Tim snorted. "Good luck keeping that one."

Tuesday, May 11, 2010

Laid Up

I don't want to sound whiny or anything, but last week I missed a step coming down the stairs and sprained my ankle. :( I can't walk without crutches, can't get up stairs, and can't drive. I can't do all my normal cooking, cleaning, running around, stay-home mom type stuff. My family and friends have been wonderful about helping me out.

I've pretty much had nothing to do all day except sit on the couch with my foot propped up and write. A silver lining if I ever saw one. One problem, though.

I haven't been writing.

I've written a bit, but I didn't even make my weekly goals last week. Weird. I mean, doesn't it sound perfect to have all kinds of time to write with no other responsibilities? I always thought I'd like that, but here I sit day after day hardly writing a word.

Could it be that the normal hustle and bustle of my daily life doesn't take away from my writing time, but actually adds to it? It certainly doesn't add any minutes to my writing time, but it adds something else. Joy, passion, drive, laughter, love and fun. Not that these things are absent, of course. They're still here. I just need to make a little attitude adjustment and accept the fact that not being able to do some things right now doesn't make me bad or lazy. It was just interesting to me to discover that all aspects of my life contribute to writing, just like writing contributes to all other aspects of my life.

Hopefully, I'll be up and around again soon. For now, I guess it's back to the couch. Hopefully, I'll actually write tonight!

Tuesday, May 4, 2010

Know What Else I'd Like to Do?

I have another crazy dream. Besides the crazy writing dream, I mean. I want to sing in the Mormon Tabernacle Choir.

I meet the following criteria:
1. Be between the ages of 25-55.
2. Live within a 100 mile radius of Salt Lake City
3. Be a member in good standing of the Church of Jesus Christ of Latter-day Saints.

Okay, that's the easy part. First you have to fill out an application about your church and family background and musical experience. That doesn't sound too bad. They have right there on the website all the time requirements, which are considerable, so you can decide if you even want to fill out an application. Next, you're asked to create an audition CD in which you have to sing one of three hymns and do some other musical stuff. Harder. If you make it past that step, you have to take a music theory test which includes stuff like: listen to a musical phrase followed by three notes and determine which note is the key tone. Listen to a musical passage while looking at a corresponding musical notation and mark every measure where the pitch is different from what was played. And on and on like that--all live without the opportunity to hear anything repeated. Um, okay. That sounds really hard, especially since I have no professional musical training. If you pass the music skills and theory test, then you get a live audition in front of the directors. In. Person. This includes singing a hymn and part of a challenging choral piece, followed by some sight reading. Absolutely terrifying. (Kind of like pitching your book to an editor or agent at a conference, no? Actually, I think the choir audition would be scarier. You don't actually have to read your manuscript out loud at a pitch session.)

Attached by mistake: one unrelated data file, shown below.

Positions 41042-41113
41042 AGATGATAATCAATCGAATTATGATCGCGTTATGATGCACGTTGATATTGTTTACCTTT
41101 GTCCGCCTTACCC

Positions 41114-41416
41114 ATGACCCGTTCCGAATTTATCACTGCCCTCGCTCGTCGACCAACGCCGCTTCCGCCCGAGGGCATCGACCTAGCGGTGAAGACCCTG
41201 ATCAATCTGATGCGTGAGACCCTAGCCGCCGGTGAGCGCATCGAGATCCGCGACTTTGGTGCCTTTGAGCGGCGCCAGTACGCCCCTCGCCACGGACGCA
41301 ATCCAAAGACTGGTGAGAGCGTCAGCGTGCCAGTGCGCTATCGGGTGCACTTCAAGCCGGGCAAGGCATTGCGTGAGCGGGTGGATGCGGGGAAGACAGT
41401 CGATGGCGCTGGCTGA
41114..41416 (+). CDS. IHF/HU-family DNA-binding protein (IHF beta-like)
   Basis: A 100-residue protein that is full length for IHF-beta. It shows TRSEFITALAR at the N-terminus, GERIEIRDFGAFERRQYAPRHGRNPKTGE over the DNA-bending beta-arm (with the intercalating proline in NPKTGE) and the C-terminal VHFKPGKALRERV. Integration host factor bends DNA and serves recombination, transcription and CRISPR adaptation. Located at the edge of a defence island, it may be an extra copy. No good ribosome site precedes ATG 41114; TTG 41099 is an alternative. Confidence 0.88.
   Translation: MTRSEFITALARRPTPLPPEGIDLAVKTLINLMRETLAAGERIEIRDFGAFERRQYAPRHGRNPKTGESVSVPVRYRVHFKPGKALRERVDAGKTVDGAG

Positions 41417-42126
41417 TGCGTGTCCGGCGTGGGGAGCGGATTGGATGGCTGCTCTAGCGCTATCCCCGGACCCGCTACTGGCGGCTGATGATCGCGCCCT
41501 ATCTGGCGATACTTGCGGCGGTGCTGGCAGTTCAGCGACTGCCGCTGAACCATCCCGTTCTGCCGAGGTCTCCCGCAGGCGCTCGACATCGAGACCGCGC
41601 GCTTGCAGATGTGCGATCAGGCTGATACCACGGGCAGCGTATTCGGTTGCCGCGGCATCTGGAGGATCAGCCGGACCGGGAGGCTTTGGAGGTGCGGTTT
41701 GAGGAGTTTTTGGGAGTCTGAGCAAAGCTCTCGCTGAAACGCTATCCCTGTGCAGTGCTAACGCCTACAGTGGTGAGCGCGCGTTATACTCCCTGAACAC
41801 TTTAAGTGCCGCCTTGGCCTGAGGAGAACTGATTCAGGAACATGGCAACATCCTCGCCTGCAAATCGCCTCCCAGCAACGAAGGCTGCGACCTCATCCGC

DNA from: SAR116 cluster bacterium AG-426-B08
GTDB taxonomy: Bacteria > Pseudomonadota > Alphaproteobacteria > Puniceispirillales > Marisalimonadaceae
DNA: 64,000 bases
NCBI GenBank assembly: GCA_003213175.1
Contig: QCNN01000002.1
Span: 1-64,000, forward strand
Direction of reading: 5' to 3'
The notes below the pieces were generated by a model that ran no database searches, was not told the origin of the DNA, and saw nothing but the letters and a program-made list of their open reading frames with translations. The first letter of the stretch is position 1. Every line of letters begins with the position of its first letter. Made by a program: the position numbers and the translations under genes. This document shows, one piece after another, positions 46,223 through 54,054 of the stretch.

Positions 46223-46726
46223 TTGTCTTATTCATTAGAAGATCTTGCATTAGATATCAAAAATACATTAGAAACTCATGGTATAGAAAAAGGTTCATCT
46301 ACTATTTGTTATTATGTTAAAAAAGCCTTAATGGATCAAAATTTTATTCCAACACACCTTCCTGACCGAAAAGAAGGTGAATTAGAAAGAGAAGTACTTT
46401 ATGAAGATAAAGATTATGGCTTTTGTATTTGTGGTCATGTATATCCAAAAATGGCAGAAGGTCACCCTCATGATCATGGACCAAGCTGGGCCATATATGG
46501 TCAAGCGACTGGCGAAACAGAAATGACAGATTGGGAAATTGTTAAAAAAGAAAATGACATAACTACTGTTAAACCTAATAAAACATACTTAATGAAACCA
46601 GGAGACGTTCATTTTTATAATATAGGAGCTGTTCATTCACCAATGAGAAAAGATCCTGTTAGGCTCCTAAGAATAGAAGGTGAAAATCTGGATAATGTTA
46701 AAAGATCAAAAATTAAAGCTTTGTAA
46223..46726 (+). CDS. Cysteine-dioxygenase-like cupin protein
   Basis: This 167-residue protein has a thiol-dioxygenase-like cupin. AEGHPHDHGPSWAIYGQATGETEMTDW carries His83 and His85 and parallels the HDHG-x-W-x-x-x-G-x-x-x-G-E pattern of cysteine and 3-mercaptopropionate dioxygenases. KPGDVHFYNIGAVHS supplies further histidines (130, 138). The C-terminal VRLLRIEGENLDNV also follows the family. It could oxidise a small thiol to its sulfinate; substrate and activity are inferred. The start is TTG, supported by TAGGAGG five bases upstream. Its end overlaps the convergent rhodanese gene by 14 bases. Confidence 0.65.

(Here's me with the choir I sing with now. The Musettes.)

So, I'm wondering. Which of these crazy dreams of mine is harder to achieve? What do you think?

I'd say that, as hard and frightening as the Tabernacle Choir audition sounds, I think it's still easier than writing a book , getting that book critiqued, revising the book, making the book shine, writing a query, a synopsis, a pitch, marketing plan, etc. for the book, submitting it, and getting it published. There is no website for aspiring authors with all the steps clearly mapped out like there is for the choir. Wouldn't it be nice if there was? Last year, 400 people auditioned and 78 made into the choir. That's almost 20%. I can guarantee you that significantly less than 20% of manuscripts submitted last year were published.

I think I could get into the Tabernacle Choir if I really wanted to. I could study my butt off for that music theory test. I could work up the guts for the live audition. I really could. You know what else I think? I think I can do what it takes to make it as a writer too. I can work hard, develop my talents, and gather up the courage I need to succeed.

And so can you.

Saturday, May 1, 2010

Storymakers Highlight: Inspirational Moments

Moment #1: Dan Wells praised the opening paragraph of my novel. Yes! (Actually, all of Boot Camp was totally inspiring.)

Moment #2:  The music video. (Watch it here.) I so want to enter the lyrics contest for next year's video.

Moment #3: Watching the "Become Legendary" video. (Watch the Michael Jordan bit here.) It was incredible. Hope the whole thing is posted online soon!

Moment #4: Meeting Danyelle Leafty in person! I've been waiting for that for a long time.

Moment #5: Meeting David West in person and finally getting a copy of his book. I've been waiting for that for a long time, too. 

Moment #6: Hearing Julie Coulter Bellon talk about writing with seven kids and another on the way. You rock, girl!

Moment #7: Listening to Jeff Savage and James Dashner talk about their writing journeys. "There is a word for writers who never give up. Published."

Moment #8: David Farland's keynote address. You have to plan and prepare in every aspect of your life for a successful writing career..

Moment #9: Realizing that I can make it. I really can!

Oh, it was a wonderful conference. I loved seeing some of my awesome writerly friends again. I seriously can't wait to go back next year!

What inspiring moments have you had lately?